We are asking the Welsh Government to drop the M4 relief road proposal that will damage our Magor Marsh nature reserve and cut across the Gwent levels. As well as destroying people's homes and threatening precious wildlife and habitats, it's diverting a huge amount of funding from other more deserving issues.
The proposed M4 'black route', 14 mile ‘relief’ road around Newport, Gwent in South Wales will damage our own Magor Marsh nature reserve, 4 of Wales’ most precious sites for nature (SSSIs), the Wales Coastal Path and the Celtic Trail, part of National Cycle Route 4. Pollution from construction and traffic could enter the ancient reen and ditch systems that are home to, among other wildlife, water beetles, aquatic plants, otters and water vole. And it will cut a dangerous divide across the Gwent Levels, right through precious habitats. The new elevated bridge over the River Usk will bring noise and disruption for people in South and Central Newport and experts believe the new road will not solve any traffic problems. It will cost you and me over £1 billion, probably more than £2bn. (To say there are better ways to spend this public money is a huge understatement.) This is our last chance to stop it going ahead.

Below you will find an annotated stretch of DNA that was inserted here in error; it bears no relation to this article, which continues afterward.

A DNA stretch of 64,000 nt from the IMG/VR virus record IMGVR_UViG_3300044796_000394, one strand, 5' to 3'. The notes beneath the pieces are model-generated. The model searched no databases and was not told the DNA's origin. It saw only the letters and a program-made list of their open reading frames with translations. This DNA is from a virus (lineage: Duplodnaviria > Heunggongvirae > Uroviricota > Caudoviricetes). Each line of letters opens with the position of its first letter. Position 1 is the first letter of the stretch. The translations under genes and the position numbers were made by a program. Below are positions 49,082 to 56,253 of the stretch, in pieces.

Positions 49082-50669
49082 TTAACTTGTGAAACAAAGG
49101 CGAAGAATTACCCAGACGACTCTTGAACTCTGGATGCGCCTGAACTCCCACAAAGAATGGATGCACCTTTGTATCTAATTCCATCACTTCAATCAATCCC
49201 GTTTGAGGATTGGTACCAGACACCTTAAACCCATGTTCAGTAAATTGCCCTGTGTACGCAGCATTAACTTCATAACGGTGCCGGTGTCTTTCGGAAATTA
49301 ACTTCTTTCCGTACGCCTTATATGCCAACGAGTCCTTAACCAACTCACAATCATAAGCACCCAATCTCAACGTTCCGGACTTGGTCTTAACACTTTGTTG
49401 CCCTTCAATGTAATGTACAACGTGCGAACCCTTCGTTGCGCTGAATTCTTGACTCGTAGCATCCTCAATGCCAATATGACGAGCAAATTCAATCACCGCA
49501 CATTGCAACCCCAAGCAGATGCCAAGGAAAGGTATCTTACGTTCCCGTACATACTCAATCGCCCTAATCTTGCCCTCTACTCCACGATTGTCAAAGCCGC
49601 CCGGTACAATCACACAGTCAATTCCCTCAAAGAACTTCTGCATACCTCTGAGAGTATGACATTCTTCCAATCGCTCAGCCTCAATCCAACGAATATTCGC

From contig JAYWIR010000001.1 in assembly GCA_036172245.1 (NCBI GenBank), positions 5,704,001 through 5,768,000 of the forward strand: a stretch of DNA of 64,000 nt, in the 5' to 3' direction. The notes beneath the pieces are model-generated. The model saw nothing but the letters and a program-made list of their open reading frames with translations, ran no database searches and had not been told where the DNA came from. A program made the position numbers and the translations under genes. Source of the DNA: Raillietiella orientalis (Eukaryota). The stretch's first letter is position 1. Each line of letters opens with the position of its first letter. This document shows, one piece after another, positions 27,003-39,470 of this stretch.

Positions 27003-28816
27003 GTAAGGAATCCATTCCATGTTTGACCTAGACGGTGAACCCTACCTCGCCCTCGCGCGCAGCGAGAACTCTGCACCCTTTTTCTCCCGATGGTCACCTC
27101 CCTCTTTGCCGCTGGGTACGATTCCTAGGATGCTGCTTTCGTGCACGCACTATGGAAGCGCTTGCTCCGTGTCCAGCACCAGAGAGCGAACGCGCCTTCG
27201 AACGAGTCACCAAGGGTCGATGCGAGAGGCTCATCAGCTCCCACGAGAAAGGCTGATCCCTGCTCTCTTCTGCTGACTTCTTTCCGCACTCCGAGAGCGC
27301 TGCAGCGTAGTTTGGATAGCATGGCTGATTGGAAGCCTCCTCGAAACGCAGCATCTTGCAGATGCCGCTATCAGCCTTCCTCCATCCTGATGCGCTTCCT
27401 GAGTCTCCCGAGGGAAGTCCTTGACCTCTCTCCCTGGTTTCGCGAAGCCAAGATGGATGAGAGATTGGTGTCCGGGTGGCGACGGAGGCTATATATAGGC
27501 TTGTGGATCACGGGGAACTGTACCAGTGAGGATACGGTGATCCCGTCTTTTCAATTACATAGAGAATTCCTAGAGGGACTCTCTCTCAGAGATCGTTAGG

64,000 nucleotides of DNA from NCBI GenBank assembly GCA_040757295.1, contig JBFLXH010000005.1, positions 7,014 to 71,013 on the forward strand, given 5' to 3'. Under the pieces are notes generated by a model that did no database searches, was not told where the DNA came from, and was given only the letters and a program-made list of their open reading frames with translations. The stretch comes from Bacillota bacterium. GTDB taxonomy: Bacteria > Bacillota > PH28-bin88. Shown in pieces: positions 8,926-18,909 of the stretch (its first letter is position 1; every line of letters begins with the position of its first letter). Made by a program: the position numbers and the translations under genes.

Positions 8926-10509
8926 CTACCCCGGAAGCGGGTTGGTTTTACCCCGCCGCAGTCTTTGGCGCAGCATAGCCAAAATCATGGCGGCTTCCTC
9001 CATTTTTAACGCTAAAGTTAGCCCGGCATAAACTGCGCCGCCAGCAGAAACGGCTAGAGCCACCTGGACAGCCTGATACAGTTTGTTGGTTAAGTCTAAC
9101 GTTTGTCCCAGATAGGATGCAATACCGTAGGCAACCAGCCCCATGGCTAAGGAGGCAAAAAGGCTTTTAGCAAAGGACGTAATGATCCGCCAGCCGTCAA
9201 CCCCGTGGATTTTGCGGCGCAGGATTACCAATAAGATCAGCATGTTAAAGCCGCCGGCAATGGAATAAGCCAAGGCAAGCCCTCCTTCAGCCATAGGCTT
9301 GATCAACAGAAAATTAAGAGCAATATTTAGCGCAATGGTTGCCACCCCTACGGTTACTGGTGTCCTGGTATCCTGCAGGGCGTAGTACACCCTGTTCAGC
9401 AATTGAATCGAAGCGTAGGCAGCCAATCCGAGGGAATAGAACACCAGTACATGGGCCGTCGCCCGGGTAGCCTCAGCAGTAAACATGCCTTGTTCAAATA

What you can do
The Public Inquiry started at the Lysaght Institute in Newport on 28th February and is expected to last til July. This is open to the public and the latest timetable and submitted objections and repsonses available here.
Tell others, help us build support – We are a small, local charity trying to stand up against a juggernaut! We need everyone who cares about the Gwent Levels and the future wellbeing of local people to act. Share this page on FB and Twitter and tell your friends why you’re standing up, Tweet #nonewM4, follow our Facebook page to keep updated.
Please Act Now. The Public Inquiry is underway, with the Welsh Government making their final decision by the end of this year. This campaign has been dragging on for 20 years, some say it’s a ‘done deal’. It isn’t. We can make our politicians listen and wake up to their commitments to future generations. Our countryside, our wildlife, our future wellbeing is at stake.
Frequently Asked Questions
1. How does the new motorway threaten wildlife?
2. What is Gwent Wildlife Trust doing to stop this going ahead?
3. But aren’t there mitigation measures – to recreate threatened habitats?
4. How will it affect people?
5. Isn’t the new road worth it, if it will reduce traffic jams and accidents on the M4?
125 hectares of SSSI habitats (nationally designated areas for their wildlife) including grazing marsh and reedbed will be lost or irreparably damaged.